They don't have selves, instead they have an internal apparatus that selects selves to temporarily inhabit. They are the blank children in the gallery, examining masks. So, everything they look at is a potential identity. To flirt with, enter, and discard with absolute unaccountability.
    And underneath that mask they are both virginal and exhaustively cosmopolitan and jaded- having experienced nothing but the successful avoidance of being.
    The consequence of avoiding all consequences is to exist as an infantile whore- young and old simultaneously, possessed of the blind hunger of the mindless newborn married to the inarticulate dread and exhaustion of the old crone. Both hovering in helplessness as the center where life would have been aches and implodes.
    How does this over-reaching diatribe relate to film?
    Well, a STORY takes places when the audience understands an irreducible universal human nature. A character wants something, has to find a way, has to make a choice, has to deal with a consequence, has to deal with the repressed reality of his own worthlessness, has to exist with courage against the void.
    When films and other media objects become a selection of mirrors that the identity-inverted look to simply as facilitating lifestyle accessories, something to enhance their personal promotion-- the promotion of an ironic "I am everything and nothing, depending!" kind of contingent, undifferentiated internal void that is the abstract opposite of the bound, chosen consistency that is an identity-- they become the poison to which they were originally the inspired antidote.
    A celebration of the right to an infinite selection of possible personae is not a celebration of "the self." It is, instead, the celebration of stalling. Waiting out your life trying to pick out your "self." The celebration of non-being.
    The void space inside of being is not definitive, it's simply the primal condition of being. The response to that void space is what a person consists of. That's who you are.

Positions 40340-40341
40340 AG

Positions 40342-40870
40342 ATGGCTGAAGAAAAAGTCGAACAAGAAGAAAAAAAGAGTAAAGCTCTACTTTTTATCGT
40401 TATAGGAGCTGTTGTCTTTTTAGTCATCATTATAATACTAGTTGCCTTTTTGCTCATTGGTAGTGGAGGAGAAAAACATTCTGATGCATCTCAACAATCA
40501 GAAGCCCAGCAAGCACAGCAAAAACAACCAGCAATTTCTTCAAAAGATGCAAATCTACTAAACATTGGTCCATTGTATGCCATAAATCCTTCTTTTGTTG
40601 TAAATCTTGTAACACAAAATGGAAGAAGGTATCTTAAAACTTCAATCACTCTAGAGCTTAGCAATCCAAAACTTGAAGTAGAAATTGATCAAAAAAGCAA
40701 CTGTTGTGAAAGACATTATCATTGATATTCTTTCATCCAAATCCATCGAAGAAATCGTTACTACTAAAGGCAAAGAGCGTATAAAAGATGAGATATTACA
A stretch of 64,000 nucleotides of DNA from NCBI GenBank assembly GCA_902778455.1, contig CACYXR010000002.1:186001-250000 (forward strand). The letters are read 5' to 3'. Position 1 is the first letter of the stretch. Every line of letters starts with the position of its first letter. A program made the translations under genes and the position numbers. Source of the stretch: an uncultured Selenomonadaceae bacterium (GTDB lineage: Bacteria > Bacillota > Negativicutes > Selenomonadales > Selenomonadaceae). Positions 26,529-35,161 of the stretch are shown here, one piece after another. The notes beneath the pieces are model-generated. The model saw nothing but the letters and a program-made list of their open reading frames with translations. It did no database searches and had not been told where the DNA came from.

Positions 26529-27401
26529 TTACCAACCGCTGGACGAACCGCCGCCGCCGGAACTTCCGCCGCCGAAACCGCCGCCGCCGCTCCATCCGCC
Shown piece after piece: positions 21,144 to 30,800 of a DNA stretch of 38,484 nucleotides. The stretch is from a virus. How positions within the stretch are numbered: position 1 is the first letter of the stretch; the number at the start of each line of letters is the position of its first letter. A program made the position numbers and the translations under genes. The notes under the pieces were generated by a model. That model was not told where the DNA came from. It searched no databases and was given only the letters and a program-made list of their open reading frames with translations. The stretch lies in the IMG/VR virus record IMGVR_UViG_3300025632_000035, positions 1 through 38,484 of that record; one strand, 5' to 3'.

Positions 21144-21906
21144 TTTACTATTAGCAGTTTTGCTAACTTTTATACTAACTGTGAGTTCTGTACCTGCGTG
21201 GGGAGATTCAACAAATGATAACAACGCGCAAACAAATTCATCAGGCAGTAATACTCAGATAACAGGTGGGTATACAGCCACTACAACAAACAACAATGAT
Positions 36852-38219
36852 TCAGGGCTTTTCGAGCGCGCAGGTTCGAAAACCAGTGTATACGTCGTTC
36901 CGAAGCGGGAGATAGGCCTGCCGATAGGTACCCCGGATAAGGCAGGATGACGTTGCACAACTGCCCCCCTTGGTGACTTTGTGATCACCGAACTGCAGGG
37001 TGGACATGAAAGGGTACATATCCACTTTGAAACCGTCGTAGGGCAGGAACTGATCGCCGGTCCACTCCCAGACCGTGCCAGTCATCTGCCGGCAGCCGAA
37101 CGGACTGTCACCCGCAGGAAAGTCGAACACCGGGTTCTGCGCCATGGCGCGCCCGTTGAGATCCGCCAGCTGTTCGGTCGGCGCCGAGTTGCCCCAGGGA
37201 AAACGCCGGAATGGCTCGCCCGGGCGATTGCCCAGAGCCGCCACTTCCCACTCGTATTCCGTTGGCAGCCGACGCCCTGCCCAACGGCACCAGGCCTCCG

You are what you do, not what you say you are. You are what you deliberately choose, not your right to promote the idea that you have no choices.
    That is, of course, the real nature of THE Choice: a choice between admitting you have a choice and continuing to promote the idea that you do not.
    So, you get a sulking form, arms crossed, eyes rolling, saying something like "nobody thinks I am interesting and fascinating" as if being perceived as such is an entitlement.
    "Well, try BEING INTERESTING AND FASCINATING, and perhaps you will be seen AS YOU ARE."
    Shakes head, "No, I will feel interesting and cool if you'll start telling me you see me that way. It's your lack of collaboration in promoting my chosen self-myth that is why I am failing to become it…"
    "And you know what makes a person seem interesting and fascinating? When they ARE INTERESTED AND FASCINATED BY something beyond themselves and their own inconsolability."
    Rolls eyes, "What… Ever…" Deletes me from phone.
    That's why we connect to a character in a film and it is the source of the transformative power of the art.
    And there are, frighteningly, few characters left.
    Lack of curiosity? Yes.
    I think it may be more. I think it's...
    bad faith.

  • hells yeah! says:

    DAmn! I feel like a charcter in The Wild Bunch getting hit by bullitz of da truth. PREACH it, dude! your shit always makes sense, even when i ain't sure how i can read well enough to comprehend it. Seroiusly, though, did yu guys see Domino 🙂

  • vantic says:

    Hahah @MA, Great Job

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  • Isabella says:

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  • Audrey says:

    The team resurrected an extinct frog, Rheobatrachus silus